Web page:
- Follow the recommended dosage: Read the instructions on the fertilizer packaging carefully and follow the recommended dosage. Applying too much fertilizer can harm the plant, while applying too little may not provide enough nutrients.
- Fertilize during the growing season: It is advisable to fertilize the aloe vera plant during its active growing season, which is spring and summer. This is when the plant requires more nutrients to support its growth and development.
- Apply the fertilizer evenly: When applying fertilizer, make sure to distribute it evenly throughout the soil. This will ensure that all parts of the plant receive equal amounts of nutrients.
By following these guidelines, you can ensure that your aloe vera plant receives the right amount of nutrients for healthy growth and development. Remember to always prioritize the plant’s well-being and avoid over-fertilization.
Preventive Measures to Keep Aloe Vera Plants Healthy
Want to keep your aloe vera plants thriving and lush? In this section, we’ll uncover some essential preventive measures that will help you maintain healthy aloe vera plants. From mastering the art of proper watering to ensuring they receive adequate sunlight and using the right soil, we’ve got you covered. Plus, we’ll explore the importance of regular maintenance and pruning to keep your aloe vera plants in tip-top shape. Say hello to thriving and vibrant aloe vera plants!
Proper Watering Schedule
When it comes to caring for an aloe vera plant, maintaining a proper watering schedule is crucial. Here are some tips to ensure you are watering your aloe vera plant correctly:
- Water sparingly: Aloe vera plants are succulents, which means they store water in their leaves. Therefore, they don’t require frequent watering. Aim to water your plant every two to three weeks.
- Check the soil moisture: Before watering, check the moisture level of the soil. Stick your finger about an inch into the soil. If it feels dry, it’s time to water. If it’s still moist, wait a few more days.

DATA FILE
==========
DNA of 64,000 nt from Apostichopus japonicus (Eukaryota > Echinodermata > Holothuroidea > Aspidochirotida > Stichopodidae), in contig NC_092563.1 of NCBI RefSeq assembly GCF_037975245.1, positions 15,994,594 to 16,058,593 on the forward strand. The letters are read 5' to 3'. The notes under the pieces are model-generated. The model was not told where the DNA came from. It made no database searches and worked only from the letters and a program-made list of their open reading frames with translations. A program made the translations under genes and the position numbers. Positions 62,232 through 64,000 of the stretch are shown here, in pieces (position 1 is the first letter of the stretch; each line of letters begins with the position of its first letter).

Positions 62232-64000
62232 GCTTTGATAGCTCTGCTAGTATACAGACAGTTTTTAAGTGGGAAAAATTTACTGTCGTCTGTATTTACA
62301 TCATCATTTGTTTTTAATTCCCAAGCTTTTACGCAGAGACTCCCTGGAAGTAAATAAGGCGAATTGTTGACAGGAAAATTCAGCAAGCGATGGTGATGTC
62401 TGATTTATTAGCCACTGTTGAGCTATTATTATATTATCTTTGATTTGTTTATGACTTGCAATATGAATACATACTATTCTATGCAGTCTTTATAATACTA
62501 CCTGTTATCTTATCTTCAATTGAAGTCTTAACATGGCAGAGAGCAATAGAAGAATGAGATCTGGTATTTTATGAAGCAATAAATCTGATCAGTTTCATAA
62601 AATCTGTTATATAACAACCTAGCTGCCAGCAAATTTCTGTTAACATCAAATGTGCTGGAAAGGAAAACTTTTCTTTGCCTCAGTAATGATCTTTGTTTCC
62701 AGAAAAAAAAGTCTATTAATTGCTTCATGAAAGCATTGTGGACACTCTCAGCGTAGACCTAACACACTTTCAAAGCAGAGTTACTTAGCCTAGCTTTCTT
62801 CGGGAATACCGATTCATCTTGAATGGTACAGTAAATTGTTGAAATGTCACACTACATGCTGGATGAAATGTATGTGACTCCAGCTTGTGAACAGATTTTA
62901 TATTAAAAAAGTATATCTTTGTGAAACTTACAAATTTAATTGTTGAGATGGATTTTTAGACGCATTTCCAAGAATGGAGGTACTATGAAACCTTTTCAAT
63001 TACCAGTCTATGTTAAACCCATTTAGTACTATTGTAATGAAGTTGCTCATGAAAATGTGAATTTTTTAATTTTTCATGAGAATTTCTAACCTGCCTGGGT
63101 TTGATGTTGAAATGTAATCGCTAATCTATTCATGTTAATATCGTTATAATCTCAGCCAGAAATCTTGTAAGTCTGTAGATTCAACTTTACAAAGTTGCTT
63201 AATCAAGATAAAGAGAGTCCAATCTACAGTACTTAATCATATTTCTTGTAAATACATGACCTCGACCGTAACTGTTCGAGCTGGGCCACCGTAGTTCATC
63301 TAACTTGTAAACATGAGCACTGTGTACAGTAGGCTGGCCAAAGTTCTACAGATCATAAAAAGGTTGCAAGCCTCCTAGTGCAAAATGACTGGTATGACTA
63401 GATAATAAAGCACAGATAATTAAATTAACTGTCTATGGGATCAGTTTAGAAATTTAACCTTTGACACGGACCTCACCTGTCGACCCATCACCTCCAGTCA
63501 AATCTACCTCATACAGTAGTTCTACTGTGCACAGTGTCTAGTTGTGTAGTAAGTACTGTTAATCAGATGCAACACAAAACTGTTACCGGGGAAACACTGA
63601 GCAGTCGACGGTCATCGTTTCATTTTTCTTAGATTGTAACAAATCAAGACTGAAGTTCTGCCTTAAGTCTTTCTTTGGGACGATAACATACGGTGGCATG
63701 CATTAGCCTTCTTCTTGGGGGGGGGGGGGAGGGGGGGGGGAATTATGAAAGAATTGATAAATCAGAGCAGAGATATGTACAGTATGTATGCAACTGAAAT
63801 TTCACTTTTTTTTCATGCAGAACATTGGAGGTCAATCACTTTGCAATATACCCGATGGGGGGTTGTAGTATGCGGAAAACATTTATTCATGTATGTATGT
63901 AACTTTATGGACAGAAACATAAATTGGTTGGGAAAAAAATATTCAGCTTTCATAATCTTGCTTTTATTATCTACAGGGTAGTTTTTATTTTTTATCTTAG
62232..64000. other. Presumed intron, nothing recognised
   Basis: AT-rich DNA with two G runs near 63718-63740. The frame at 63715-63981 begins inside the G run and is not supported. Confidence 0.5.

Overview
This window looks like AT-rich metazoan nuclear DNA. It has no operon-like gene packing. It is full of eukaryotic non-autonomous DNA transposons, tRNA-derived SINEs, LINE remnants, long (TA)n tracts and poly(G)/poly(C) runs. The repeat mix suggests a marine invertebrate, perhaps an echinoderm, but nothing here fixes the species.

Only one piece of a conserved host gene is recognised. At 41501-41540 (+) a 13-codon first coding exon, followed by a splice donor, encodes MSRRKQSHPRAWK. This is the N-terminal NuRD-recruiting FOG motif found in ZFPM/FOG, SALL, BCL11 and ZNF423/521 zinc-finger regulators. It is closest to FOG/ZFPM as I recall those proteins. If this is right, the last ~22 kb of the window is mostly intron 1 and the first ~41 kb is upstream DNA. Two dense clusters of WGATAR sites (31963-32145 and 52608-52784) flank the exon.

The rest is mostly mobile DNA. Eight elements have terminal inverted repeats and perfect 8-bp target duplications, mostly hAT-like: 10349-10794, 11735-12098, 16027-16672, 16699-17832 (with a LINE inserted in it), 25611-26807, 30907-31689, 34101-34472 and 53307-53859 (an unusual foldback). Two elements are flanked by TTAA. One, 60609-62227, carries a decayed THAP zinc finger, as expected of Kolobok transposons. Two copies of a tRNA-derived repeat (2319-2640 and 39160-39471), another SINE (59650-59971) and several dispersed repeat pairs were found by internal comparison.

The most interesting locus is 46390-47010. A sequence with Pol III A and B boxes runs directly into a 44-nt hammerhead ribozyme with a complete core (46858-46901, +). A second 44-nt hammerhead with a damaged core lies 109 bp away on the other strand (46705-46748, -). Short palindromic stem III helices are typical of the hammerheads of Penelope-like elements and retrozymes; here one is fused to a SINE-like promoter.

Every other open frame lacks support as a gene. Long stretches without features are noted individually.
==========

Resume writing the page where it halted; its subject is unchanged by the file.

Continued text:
- Water deeply but infrequently: When you do water, make sure to soak the soil thoroughly. Allow the water to penetrate through the entire root ball. However, avoid leaving the plant sitting in standing water as it can lead to root rot.
- Use well-draining soil: Aloe vera plants need soil that allows excess water to drain away quickly. Use a well-draining potting mix specifically designed for succulents.
- Water based on the season: Adjust your watering schedule according to the seasons. During the summer months, when the plant is actively growing, you may need to increase watering frequency. In winter, when the plant is in a dormant state, reduce watering.
By following these proper watering techniques, you can ensure the health and vitality of your aloe vera plant.
Providing Adequate Sunlight
Providing adequate sunlight is essential for the health and growth of Aloe Vera plants. To ensure your Aloe Vera plant receives enough sunlight, you should follow these steps:
- Place the plant in a sunny location where it can receive a minimum of 6-8 hours of direct sunlight daily, thus providing adequate sunlight for its development.
- If you are growing the plant indoors, it is important to choose a south-facing window. This will allow the plant to receive the maximum possible sunlight, thus providing adequate sunlight for its growth.
- To promote even growth, make sure to rotate the plant regularly. By doing so, you can ensure that all sides of the plant receive equal amounts of sunlight, thereby providing adequate sunlight for every part of the plant.
- Be vigilant for any signs of insufficient sunlight, such as elongated and leggy growth. If you notice these signs, it is advisable to move the plant to a brighter location, thereby providing it with the necessary adequate sunlight for its well-being.
- In order to prevent sunburn, avoid placing the plant in direct sunlight during the hottest parts of the day. The ideal approach is to provide a combination of morning and afternoon sunlight, thus ensuring the provision of adequate sunlight without the risk of sunburn.
By following these steps and ensuring the provision of adequate sunlight, you can guarantee the healthy development and vitality of your Aloe Vera plant.
Choosing the Right Soil
When selecting the perfect soil for your aloe vera plant, it’s important to take into consideration these key factors:
- Type of soil: Opt for a well-draining soil mix that is specifically designed for succulents. Avoid heavy clay soils as they retain water and may lead to root rot.
- Texture: Look for soil with a sandy or gritty texture. This allows for proper drainage and prevents water from pooling around the roots.
- pH level: Aloe vera plants thrive in slightly acidic to neutral soil with a pH range of 6 to 7. Make sure to check the pH level of the soil you’re considering to ensure it falls within this range.
- Nutrient content: Aloe vera plants do not require highly fertile soil. In fact, excessive nutrients can be detrimental to their health. Choose a soil mix that is low in organic matter and rich in minerals.